Washington’s minimum wage is going up: Here’s what that means for some local businesses

SPOKANE, Wash. – Once the minimum wage increases on January 1, some businesses may be increasing their prices to keep up.

Washington’s minimum wage will go up 80 cents on Saturday, from $13.69 to $14.49.

It’s another hurdle for some businesses paying that wage, having to deal with staff shortages, supply chain issues and increases as well as COVID-19.

David’s Pizza owner Mark Starr says he’s worried, but he shouldn’t too much. It wasn’t a surprise; they knew it was coming.

“What’s that mean? We’re going to have to raise prices,” Starr said.

Starr is already having to increase his prices because of how expensive the food supply is now. For example, he says a case of chicken wings has gone up substantially even in the last 90 days.

He says a case used to cost $40. Now, it’s $70.

“I’ve taken them off the menu. We just can’t afford to put them on right now, and that’s a huge shock to the customer,” he said.

Starr changed his menu and increased prices once, but those menus actually never went out. He said he had to scrap it after seeing the price for chicken wings go up.

He wants customers to know that the price increase isn’t just about them profiting, it’s about keeping up with what’s happening.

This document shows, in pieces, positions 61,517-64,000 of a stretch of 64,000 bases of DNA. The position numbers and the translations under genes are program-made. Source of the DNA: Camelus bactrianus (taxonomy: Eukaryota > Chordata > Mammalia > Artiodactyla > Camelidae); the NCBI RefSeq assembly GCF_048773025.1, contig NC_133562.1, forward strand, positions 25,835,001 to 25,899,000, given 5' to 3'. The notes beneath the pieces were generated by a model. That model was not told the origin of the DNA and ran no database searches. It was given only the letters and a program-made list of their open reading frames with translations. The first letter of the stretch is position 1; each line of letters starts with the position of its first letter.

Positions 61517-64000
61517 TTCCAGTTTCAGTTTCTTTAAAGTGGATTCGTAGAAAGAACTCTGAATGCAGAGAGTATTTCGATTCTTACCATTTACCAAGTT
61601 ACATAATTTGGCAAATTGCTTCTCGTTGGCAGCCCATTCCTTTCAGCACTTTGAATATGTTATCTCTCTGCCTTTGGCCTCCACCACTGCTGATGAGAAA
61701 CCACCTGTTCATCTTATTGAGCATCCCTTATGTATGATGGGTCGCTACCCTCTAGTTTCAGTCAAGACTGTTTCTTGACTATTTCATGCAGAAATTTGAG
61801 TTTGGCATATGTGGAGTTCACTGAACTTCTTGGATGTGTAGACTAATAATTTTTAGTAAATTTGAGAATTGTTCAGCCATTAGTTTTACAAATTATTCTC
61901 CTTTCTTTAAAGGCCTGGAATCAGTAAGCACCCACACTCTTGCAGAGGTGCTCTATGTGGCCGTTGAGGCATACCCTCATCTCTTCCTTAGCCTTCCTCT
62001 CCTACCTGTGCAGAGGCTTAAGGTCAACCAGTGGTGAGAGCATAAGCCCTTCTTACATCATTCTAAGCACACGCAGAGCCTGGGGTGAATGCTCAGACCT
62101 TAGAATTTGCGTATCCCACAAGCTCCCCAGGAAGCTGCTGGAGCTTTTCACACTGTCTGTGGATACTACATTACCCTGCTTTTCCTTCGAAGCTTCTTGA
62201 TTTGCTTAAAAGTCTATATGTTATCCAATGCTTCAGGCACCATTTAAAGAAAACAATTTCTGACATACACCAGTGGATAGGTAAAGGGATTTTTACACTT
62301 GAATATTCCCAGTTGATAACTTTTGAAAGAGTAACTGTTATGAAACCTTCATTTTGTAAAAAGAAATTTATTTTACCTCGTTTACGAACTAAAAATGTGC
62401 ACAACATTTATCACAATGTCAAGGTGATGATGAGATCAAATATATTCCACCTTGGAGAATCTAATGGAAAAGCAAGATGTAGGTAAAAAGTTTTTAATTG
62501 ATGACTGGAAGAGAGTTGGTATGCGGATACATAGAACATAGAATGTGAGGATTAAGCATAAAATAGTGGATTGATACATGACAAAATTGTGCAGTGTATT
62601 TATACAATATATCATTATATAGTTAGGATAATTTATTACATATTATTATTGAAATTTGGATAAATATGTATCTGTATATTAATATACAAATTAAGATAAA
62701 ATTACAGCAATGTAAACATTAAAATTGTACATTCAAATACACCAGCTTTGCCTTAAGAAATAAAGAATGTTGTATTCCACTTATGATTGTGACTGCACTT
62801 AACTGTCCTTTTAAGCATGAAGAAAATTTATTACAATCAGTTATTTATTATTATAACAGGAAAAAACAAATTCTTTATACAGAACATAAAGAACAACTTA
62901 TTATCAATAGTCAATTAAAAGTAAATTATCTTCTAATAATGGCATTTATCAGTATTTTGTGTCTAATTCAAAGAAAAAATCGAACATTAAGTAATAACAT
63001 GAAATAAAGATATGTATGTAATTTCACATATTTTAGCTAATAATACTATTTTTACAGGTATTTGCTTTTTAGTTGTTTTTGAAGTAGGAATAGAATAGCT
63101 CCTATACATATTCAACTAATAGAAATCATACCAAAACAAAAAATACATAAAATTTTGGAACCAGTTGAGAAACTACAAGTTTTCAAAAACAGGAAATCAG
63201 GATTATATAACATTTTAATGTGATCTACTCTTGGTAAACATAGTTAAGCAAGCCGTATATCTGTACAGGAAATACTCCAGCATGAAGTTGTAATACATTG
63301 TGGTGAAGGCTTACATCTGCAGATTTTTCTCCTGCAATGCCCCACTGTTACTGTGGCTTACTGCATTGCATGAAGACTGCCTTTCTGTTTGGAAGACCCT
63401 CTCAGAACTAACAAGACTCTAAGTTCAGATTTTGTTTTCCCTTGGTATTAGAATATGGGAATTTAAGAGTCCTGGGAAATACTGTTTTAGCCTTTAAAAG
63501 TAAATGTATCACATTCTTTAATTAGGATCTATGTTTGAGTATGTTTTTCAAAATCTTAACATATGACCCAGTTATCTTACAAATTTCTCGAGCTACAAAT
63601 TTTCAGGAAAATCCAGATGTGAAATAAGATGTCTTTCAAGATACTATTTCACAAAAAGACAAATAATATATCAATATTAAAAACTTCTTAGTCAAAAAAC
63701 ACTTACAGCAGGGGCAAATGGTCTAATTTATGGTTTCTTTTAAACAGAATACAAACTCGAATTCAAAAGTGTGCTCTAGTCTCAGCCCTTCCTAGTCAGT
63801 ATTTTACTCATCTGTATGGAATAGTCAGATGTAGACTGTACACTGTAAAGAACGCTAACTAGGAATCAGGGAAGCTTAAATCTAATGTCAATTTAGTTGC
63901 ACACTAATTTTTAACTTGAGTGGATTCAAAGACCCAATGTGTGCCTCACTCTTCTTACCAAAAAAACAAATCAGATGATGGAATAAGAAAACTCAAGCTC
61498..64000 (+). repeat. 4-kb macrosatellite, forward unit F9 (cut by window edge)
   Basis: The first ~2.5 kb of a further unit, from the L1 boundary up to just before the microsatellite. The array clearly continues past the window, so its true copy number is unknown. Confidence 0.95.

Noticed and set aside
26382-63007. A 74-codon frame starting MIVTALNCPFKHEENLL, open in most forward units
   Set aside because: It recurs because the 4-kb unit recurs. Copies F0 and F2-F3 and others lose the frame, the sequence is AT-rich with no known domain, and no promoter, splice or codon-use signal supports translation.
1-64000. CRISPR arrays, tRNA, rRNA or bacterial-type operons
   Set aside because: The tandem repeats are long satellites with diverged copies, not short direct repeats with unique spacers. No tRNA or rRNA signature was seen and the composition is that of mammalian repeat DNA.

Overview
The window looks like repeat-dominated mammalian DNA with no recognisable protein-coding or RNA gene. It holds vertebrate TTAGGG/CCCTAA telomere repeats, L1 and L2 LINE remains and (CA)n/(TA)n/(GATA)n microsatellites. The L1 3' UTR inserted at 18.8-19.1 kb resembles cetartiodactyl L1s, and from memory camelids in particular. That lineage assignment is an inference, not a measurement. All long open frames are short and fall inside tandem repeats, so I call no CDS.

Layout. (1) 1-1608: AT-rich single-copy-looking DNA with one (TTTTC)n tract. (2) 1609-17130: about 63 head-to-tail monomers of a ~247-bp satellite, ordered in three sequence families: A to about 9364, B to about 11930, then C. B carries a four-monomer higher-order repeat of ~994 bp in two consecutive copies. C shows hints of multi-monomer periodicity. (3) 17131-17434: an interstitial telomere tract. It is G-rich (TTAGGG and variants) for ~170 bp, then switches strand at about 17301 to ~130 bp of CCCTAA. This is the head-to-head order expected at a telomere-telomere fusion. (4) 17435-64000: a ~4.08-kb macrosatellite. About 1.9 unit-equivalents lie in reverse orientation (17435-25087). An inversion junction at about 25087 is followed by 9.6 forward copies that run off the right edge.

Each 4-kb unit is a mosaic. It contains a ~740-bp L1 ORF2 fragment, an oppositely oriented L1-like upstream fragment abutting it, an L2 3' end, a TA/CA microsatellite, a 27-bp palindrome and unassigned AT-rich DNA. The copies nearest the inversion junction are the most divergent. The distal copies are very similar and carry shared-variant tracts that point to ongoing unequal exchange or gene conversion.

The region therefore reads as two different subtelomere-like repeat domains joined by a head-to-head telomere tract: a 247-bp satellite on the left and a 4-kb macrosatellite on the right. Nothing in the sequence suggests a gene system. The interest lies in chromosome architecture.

“We’re just compensating what we’re being charged, even recouping all of it. We’re just trying not to lose more money,” he said.

Starr lost some revenue when he closed on Sundays for four weeks, giving his staff some time off. They had been working overtime, tirelessly as he struggled to find workers.

David Hayes, the owner of North Hill on Garland Pub, ended up hiring staff for at least $15 because he couldn’t find workers for less over the summer. He dealt with the same struggle in finding workers and ended up hiring teenagers to give them experience, too.

He said it was a good move on his part, wanting to pay his workers more anyways. Now, he doesn’t have to worry as much with the wage going up 80 cents in just a few days. However, he is worried about the future.

“I do fear the next time the state comes around and says. ‘Well, we’re going to move you to $16 an hour, OK? $17 an hour.’ How do I hit that equity point?” he said.

Businesses have been through a lot these pandemic years; this last year, they’ve had to deal with extreme heat, smoke and another COVID-19 bout. While it is stressful, both Hayes and Starr say they’ll figure it out and make it through. The minimum wage increasing again is just another hoop they’re jumping through.

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